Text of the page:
What Is SNMP? Simple Network Management Protocol Explained

Aaron Paul updated on Dec 01, 2022 to Knowledge Center

Looking to understand SNMP? Then let's help you out with it.

In order for the internet to work properly, it goes through many phases. These phases in the industry jargon are called standard protocols, which regular how the internet works and allow servers to manage networks. Thus, SNMP is one of the key protocols of network management.

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But what is SNMP? How does it work, and what does it do? In this article, we're going to explain its basics and how it works. Besides that, we'll also explore a couple of SNMP benefits. So, let's get started.

What Is SNMP

SNMP is a protocol that is used to monitor and manage the network. It is a standard internet protocol, and most devices use it. SNMP can be used to monitor the performance of an internet connection, the bandwidth, data usage, uptime, etc.

The SNMP protocol enables network managers to configure and monitor their networks from remote locations by using a variety of mechanisms, including email, alerts and traps. The usual framework of SNMP is embedded in multiple local devices.

This includes a variety of network devices, such as a router, LAN switches, cross-network servers, online servers, and firewalls. That's why SNMP is key, as it enables devices to convey management information.

This includes managing and sending this information across a multi-vendor LAN or WAN network. Thus, it's also called an OSI model framework, enabling the application layer to conduct this information through specific protocols.

However, for each layer of information, SNMP is divided into various versions—but we'll talk about that later. But, the primary pillar of SNMP is MIBs (Management Information Bases.

How Does SNMP Work

SNMP requires three basic components to work properly. In order to understand how it works, let's explore each component:

  • SNMP Manager: this is the key component of an SNMP protocol, and it's also called NMSs (Network Management Stations).
  • SNMP Agent: This is the client-side of SNMP, which connects a device to the manager/server of the SNMP protocol.
  • MIB: Management Information Base is the structured data, which makes SNMP relay data from one network point to another.
  • Managed Devices: Managed devices include, as mentioned before, routers, LAN networks, WAP networks, computers, mobile phones, etc.
  • OID: Object Identifier or OID is the identification given to each device. This means mac address, IPs, etc.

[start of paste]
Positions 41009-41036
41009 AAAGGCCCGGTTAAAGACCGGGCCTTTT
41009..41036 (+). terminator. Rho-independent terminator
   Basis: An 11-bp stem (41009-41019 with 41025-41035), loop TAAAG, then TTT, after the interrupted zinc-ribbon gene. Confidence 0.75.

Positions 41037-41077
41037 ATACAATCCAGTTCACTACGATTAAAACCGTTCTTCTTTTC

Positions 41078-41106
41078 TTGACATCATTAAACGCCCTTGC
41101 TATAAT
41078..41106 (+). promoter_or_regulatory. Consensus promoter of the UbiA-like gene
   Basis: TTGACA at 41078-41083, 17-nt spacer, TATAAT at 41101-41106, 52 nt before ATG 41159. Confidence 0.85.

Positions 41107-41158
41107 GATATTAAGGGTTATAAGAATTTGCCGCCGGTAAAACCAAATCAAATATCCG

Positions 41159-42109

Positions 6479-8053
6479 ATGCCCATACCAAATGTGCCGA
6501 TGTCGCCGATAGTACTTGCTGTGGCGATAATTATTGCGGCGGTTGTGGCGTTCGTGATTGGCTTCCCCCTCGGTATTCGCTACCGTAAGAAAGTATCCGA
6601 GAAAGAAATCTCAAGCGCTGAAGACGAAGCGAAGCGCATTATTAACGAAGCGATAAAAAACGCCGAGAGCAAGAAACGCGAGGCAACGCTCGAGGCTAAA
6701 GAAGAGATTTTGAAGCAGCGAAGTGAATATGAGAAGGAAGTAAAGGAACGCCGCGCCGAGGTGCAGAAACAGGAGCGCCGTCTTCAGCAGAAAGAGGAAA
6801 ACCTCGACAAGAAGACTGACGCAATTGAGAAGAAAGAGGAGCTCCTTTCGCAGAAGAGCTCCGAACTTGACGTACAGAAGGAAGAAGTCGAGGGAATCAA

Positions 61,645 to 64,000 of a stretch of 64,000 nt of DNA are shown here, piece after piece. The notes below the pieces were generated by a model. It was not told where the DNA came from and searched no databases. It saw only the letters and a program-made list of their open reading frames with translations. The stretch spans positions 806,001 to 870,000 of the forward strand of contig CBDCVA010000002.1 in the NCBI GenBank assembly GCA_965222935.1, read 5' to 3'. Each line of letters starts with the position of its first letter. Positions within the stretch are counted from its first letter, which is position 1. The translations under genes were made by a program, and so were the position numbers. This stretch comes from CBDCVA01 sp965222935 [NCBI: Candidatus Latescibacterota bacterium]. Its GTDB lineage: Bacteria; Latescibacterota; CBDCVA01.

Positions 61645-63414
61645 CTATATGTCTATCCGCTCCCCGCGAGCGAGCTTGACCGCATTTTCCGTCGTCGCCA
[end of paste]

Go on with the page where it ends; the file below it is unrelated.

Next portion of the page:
These are the key components that pull the gears of SNMP.

SNMP Versions

SNMP works in three versions. Each version of SNMP allows it to tend to different aspects of the network protocol. Here's a brief explanation of each one:

SNMP Version 1: this one is also called SNMPv1, as it implements the structure management within an SNMP-controlled network. It's classified as information specification and described as RFC 1157.

SNMP Version 2: this version is the advanced version and qualifies as RFC 1441. It has way more efficiency at handling errors and alternates between RFC 1441 and RFC 1901.

SNMP Version 3: introduced as RFC 3410, SNMPv3 improved security by miles. And it ensured better privacy as well.

These are the three primary versions of SNMP.

Benefits of SNMP

SNMP is one of the key components of modern networking. Without it, the protocol would simply fail—in other words, the device would have no connectivity. Thus, the benefits of SNMP include the following:

  • Real-time status updates, such as speed, status, ping, etc.
  • Standardized device monitoring that allows you to monitor data and ensure a smooth network flow
  • The simplicity in SNMP's design and framework makes it really easy to operate
  • SNMP is easier to expand, making it future-proof for the foreseeable future

These are some of the key benefits of SNMP and the things that make it an effective protocol today.

Conclusion

There you have it, folks, the key essentials of SNMP and how it works. We talked about the components, benefits and all the important things about it. So, it's not only important but also an essential component of networking today.

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